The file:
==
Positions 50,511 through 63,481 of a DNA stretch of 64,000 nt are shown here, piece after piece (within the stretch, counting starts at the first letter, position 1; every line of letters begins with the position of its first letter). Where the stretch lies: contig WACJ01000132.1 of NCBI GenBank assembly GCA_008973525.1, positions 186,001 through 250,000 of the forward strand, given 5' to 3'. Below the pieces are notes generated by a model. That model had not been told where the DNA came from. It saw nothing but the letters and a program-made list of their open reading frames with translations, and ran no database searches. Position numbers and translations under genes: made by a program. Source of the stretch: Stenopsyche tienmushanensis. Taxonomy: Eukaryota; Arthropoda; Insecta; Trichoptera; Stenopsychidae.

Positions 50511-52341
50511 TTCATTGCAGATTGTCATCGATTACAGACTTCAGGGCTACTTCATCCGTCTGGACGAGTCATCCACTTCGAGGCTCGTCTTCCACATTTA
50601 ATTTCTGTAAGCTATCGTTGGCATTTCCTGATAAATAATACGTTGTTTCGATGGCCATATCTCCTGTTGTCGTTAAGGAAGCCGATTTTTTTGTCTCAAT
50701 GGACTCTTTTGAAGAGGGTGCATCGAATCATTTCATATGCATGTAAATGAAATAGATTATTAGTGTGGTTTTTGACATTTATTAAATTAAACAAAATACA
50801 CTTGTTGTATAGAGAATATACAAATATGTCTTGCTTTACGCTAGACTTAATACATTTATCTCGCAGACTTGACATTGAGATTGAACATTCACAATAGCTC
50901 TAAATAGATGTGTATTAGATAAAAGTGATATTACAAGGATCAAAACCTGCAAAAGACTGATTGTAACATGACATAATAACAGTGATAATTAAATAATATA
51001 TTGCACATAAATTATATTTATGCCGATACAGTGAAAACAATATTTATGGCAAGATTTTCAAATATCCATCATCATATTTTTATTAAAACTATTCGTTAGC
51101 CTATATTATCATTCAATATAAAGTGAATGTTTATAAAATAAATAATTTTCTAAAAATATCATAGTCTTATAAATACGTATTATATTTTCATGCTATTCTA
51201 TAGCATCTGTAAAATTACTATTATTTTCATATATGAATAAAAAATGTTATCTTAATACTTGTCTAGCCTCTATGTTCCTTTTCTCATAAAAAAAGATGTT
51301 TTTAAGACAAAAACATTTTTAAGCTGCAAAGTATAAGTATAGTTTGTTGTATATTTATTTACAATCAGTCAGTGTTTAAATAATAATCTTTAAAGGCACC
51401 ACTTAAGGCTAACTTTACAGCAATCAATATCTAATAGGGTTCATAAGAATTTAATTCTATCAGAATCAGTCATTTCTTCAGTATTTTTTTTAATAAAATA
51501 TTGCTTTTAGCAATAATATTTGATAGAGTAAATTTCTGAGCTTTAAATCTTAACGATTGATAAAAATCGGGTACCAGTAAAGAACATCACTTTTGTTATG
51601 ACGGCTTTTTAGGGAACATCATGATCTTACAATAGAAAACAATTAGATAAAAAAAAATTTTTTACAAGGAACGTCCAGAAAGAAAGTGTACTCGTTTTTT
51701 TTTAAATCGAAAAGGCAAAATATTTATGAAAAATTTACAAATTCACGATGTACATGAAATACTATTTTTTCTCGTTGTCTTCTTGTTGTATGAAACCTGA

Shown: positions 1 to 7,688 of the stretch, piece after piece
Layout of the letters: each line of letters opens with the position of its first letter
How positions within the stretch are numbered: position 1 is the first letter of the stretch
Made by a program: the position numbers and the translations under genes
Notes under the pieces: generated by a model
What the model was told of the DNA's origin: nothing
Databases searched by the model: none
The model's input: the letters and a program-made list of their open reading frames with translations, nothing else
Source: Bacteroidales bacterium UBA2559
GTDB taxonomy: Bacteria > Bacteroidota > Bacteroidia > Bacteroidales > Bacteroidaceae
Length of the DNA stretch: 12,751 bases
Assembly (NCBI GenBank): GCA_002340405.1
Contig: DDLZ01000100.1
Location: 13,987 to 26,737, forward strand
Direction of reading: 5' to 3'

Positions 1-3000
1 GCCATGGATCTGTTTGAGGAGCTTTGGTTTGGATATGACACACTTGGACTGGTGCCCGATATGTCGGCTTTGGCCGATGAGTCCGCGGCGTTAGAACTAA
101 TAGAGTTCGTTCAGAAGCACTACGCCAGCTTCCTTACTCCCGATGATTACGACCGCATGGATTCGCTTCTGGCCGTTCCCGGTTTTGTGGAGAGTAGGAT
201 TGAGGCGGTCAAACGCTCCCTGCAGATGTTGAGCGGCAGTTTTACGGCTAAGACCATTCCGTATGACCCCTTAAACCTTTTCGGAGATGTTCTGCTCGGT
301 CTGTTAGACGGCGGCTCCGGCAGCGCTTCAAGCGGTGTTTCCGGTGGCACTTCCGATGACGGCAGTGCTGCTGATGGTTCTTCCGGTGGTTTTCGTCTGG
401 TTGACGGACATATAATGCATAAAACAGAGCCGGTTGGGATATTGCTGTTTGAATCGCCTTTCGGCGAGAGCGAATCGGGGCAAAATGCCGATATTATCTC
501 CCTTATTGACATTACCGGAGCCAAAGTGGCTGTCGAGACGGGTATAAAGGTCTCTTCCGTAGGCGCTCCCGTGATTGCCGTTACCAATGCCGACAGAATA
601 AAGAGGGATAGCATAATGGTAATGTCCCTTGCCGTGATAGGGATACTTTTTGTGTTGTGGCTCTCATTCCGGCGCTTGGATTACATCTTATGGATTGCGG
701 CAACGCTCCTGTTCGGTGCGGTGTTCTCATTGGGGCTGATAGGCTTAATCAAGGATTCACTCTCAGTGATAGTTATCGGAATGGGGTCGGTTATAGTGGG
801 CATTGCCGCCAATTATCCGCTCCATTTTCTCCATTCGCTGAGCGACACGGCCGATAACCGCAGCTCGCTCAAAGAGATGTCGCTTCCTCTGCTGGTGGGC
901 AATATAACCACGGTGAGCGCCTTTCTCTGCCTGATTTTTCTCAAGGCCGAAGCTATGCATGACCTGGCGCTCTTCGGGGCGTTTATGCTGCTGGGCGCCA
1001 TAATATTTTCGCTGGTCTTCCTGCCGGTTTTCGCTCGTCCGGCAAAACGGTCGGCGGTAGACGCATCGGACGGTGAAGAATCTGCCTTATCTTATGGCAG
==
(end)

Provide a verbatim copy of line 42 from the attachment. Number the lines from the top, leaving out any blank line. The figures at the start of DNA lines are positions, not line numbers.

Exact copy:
1001 TAATATTTTCGCTGGTCTTCCTGCCGGTTTTCGCTCGTCCGGCAAAACGGTCGGCGGTAGACGCATCGGACGGTGAAGAATCTGCCTTATCTTATGGCAG